Dr. Brooke Grant Jeffy (Dermatologist)
Wellness Myths from an MD’s Perspective
There are just so many myths out there, but I think these are the worst. Unfortunately, there is just so much misinformation out there that we are constantly bombarded with.
1. The Paleo diet is the best, because it mimics eating the diet of our ancestors.
But what about the time before the paleo era, when humans ate a plant-based diet? That was our original, and likely ideal, diet. Also, in the Paleo time-period, there was not an endless supply of animal meat easily accessible, and it is unlikely meat was consumed everyday as promoted with the modern Paleo diet. We also know that the typical Western diet, heavy in animal products and processed foods, has led to an epidemic of obesity, diabetes, and cancer. People live much longer, healthier lives, in the blue zones of the world where the focus is on a plant-based diet. Also, the excessive animal protein in the paleo diet may contribute to kidney problems and cancer. Lastly, meat ingestion increases overall inflammation in our bodies by negatively affecting our gut microbiome, contributing to numerous gut, skin and brain ailments.
2. Carbs are bad.
This is a gross generalization. There are nutritious carbs and there are unhealthy carbs. The refined carbs in processed foods should be avoided or minimized. Fiber is a carb that the majority of Americans are deficient in and absolutely necessary to keep our gut microbiome healthy. And those people in the blue zones eat plenty of carbs found in whole plants, like sweet potatoes and beans.
3. Diet foods lead to weight loss.
No, they don’t. Diet foods are heavily processed with high nutrient density, so we get more calories in smaller portions, requiring us to ingest more to get the sensation of being full. If we eat unprocessed food, we get that full sensation while ingesting fewer calories, which tends to support a more healthy weight. Not to mention the havoc on your gut these processed foods cause. Artificial sweeteners also contribute to obesity. Artificial sweeteners stimulate our craving for sugar, but do not actually satisfy that craving, so we ingest more and more.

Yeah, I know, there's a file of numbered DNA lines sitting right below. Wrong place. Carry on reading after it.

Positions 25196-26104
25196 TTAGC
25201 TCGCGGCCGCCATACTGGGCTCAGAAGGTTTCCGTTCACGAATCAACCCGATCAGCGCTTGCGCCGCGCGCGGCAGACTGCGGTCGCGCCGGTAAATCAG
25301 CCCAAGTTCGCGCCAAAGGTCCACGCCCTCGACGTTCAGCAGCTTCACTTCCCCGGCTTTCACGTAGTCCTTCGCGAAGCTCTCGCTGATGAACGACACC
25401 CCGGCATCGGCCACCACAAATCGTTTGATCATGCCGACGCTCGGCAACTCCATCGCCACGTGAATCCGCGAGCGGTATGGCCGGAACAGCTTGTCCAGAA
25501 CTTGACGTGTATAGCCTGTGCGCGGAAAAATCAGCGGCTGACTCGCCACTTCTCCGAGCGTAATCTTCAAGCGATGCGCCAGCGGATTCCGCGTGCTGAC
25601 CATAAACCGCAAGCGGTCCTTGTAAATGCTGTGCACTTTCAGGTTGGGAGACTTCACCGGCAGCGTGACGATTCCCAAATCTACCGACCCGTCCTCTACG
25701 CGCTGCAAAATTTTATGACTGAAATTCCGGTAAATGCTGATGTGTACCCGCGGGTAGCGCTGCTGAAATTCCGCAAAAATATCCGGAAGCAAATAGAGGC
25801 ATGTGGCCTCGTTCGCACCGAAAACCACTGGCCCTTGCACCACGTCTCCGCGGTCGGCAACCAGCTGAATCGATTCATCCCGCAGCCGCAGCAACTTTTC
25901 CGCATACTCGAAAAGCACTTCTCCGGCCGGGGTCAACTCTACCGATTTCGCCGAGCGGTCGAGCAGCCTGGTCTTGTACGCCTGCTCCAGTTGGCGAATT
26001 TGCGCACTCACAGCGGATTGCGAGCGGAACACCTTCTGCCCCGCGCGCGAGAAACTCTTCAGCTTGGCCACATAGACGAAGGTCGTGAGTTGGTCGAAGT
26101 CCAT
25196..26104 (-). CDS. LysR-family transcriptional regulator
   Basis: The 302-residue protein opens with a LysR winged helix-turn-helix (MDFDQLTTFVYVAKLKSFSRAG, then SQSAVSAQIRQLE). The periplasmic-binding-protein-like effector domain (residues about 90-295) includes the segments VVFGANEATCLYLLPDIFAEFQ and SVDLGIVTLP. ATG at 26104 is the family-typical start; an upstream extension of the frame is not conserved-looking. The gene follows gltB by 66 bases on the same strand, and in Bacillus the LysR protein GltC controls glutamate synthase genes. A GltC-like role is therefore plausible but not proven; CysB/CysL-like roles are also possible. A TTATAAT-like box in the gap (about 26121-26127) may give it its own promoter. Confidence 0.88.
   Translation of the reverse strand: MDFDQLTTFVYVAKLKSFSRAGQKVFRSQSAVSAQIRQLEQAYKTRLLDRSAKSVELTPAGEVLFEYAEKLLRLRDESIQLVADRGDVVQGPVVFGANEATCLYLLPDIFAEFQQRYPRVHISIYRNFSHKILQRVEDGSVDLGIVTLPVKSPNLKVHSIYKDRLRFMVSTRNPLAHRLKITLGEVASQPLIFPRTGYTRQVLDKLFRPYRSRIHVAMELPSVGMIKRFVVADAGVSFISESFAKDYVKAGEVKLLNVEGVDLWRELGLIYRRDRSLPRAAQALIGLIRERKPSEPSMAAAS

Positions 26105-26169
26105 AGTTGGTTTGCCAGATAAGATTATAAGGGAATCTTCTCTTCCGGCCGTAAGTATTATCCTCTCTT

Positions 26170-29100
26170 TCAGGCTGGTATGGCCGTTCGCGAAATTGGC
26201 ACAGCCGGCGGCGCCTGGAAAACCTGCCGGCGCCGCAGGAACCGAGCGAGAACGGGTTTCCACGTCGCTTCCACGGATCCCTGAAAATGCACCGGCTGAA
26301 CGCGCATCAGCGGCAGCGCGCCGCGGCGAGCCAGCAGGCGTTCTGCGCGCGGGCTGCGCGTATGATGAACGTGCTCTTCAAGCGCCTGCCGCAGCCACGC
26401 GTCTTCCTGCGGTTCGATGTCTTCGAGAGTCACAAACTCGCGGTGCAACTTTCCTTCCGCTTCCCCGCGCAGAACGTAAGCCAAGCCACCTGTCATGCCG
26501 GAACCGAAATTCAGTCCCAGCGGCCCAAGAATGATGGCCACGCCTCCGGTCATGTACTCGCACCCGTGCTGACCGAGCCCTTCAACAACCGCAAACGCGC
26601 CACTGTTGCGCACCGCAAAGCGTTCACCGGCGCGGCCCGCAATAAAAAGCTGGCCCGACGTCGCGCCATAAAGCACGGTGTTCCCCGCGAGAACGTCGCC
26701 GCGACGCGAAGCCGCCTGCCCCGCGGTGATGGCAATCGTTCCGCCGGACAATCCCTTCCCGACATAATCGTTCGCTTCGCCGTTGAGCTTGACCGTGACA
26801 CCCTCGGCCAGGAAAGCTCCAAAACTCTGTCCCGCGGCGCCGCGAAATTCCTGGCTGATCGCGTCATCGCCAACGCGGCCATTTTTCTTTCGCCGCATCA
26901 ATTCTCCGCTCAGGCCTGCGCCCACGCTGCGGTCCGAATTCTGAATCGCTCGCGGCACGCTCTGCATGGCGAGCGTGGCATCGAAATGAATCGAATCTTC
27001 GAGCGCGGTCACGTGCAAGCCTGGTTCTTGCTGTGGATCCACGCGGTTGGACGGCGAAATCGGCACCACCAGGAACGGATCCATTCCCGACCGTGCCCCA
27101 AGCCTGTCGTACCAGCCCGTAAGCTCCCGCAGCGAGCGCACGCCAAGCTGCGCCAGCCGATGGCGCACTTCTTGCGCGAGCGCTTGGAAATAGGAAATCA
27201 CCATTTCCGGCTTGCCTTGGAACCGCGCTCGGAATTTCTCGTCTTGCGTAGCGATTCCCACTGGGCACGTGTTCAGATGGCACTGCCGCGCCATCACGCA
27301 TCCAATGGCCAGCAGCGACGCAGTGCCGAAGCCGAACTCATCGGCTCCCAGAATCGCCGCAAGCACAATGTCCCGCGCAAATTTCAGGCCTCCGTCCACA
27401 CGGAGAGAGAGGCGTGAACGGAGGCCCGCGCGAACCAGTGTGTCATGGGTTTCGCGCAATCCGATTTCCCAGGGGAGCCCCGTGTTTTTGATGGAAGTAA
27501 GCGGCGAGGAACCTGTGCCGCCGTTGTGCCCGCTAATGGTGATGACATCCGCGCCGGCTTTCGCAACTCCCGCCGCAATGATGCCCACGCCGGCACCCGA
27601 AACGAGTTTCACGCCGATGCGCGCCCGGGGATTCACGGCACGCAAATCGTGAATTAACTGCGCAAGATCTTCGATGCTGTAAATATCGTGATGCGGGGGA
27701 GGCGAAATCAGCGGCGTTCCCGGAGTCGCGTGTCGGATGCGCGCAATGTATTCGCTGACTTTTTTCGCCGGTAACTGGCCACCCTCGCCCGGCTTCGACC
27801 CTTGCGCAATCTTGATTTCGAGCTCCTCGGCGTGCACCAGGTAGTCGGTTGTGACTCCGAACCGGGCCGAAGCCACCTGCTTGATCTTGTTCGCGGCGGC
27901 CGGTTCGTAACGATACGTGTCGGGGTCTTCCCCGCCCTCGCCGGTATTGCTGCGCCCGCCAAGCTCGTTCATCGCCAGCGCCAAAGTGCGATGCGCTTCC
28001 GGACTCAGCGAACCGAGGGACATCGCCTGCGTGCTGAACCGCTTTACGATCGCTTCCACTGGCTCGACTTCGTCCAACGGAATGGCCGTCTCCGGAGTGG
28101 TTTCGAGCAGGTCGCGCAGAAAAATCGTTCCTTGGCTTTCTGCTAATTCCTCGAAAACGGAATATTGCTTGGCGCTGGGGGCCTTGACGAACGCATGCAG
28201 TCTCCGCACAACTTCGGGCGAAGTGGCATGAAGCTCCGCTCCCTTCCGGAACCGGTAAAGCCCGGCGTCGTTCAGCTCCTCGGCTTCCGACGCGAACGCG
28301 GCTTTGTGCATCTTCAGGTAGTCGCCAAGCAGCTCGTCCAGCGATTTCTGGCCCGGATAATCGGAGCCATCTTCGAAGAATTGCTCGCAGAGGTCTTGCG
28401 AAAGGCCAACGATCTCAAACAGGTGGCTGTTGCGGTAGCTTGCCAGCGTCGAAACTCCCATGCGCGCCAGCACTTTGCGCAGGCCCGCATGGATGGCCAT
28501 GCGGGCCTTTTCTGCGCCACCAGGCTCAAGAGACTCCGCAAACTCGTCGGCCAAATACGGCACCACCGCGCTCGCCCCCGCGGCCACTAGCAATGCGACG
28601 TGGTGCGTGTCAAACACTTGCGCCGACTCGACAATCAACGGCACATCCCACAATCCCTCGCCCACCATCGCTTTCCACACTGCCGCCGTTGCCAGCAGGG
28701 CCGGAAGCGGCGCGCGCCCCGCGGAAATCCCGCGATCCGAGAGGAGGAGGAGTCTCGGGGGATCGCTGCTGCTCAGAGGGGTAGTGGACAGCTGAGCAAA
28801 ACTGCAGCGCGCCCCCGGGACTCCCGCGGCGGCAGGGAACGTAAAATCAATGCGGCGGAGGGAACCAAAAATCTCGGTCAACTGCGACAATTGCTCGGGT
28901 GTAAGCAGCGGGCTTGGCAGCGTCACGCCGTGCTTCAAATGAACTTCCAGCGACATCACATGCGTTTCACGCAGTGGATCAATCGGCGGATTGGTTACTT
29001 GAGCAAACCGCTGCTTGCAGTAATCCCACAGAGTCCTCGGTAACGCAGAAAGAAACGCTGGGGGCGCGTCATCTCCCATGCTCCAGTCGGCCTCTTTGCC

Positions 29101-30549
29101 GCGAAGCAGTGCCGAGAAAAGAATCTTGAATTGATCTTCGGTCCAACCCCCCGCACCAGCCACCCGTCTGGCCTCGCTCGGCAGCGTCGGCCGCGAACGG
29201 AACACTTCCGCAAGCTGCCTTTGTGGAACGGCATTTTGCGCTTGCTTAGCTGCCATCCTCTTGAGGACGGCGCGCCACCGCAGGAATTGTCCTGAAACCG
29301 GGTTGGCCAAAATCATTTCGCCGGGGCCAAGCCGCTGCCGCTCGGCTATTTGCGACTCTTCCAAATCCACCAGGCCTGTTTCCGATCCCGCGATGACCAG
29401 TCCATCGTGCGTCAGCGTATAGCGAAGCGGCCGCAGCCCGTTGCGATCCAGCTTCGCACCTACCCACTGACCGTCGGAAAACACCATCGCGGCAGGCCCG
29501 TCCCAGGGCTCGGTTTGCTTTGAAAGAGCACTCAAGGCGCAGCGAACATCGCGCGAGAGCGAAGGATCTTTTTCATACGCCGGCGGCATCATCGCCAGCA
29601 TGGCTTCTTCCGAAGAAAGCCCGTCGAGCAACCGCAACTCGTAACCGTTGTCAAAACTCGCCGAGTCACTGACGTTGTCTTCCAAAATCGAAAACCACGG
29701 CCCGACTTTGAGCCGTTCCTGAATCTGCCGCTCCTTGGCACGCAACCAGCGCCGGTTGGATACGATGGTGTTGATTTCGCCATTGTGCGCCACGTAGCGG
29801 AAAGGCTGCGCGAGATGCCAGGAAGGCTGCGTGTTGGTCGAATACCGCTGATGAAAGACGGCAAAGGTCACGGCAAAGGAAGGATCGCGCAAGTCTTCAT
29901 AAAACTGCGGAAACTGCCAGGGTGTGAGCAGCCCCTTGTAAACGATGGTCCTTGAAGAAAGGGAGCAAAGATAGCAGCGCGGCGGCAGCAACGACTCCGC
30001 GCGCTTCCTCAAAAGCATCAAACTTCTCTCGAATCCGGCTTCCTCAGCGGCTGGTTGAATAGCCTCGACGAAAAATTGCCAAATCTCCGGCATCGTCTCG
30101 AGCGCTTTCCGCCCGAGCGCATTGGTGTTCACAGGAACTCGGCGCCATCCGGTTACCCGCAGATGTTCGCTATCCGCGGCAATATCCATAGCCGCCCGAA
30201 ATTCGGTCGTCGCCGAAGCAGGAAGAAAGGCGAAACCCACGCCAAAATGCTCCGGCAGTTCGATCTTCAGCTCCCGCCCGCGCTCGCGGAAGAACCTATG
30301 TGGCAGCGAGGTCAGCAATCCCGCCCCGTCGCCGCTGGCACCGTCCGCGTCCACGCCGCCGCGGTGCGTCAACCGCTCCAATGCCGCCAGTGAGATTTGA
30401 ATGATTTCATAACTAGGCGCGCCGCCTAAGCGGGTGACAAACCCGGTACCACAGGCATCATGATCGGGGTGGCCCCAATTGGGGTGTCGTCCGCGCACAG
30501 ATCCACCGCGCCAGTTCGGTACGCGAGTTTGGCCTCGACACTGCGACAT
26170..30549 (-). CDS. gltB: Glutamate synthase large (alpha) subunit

4. Milk does a body good.
Also no. We are the only species on the planet that ingests the milk of another species. It is not necessary. In fact, many of us are lactose intolerant because we have not evolved to be able to digest cows’ milk. Milk is also altering our lives in negative ways. In areas where cows’ milk is not ingested, girls go through puberty much later and menopause much earlier. This reduces exposure to estrogen in women over a lifetime and reduces the risk of certain cancers. When there is a lobby to protect the interests of an entire industry, you gotta question the motivations. Big dairy wants you drinking milk because it lines their pockets, not because there is any health benefit. Often the argument is made that kids need milk for protein to grow. A balanced plant-based diet would provide adequate protein while removing the harmful effects of milk.
5. Supplements can replace a healthy diet.
I will concede that supplements have a place in certain instances of deficiency, but they should not be relied upon as the primary source of nutrients. If you eat a plant-based diet, you are unlikely to be deficient in any nutrient. Not even protein. Who promotes supplements? Companies that make money off of them. Supplements are also not regulated, so while there may be some reasonable science supporting certain nutrients in certain conditions, we really have no idea if the actual supplement improves that condition, because there are not rigorous scientific trials done to validate these claims. Do I take a few supplements? Yes. I get my vitamin D level checked periodically, and I am usually deficient, so I take that. Come on, I am a dermatologist, of course I get minimal sun exposure! And with Vitamin D, you have to supplement if not getting from the skin with sun exposure. Sometimes I take an ocular vitamin, because I am terrified of getting macular degeneration, which runs in my family. But I have researched this issue and know it is likely really not needed, since I focus on a plant-based diet for my antioxidant needs.
6. We all need more protein.
Excessive protein has been shown to increase the risk of cancer and renal failure. Another example of the importance of considering who is promoting this fact? Companies that make supplements and those influenced by these companies.
Likely, you have had physicians or other medical practitioners give you advice contrary to what I have just said. Unfortunately, nutrition is not a topic covered well in medical training, and we are people too, influenced by culture and marketing. However, I believe the pendulum is swinging toward prevention, and with that, these issues will become more understood and discussed by medical professionals.
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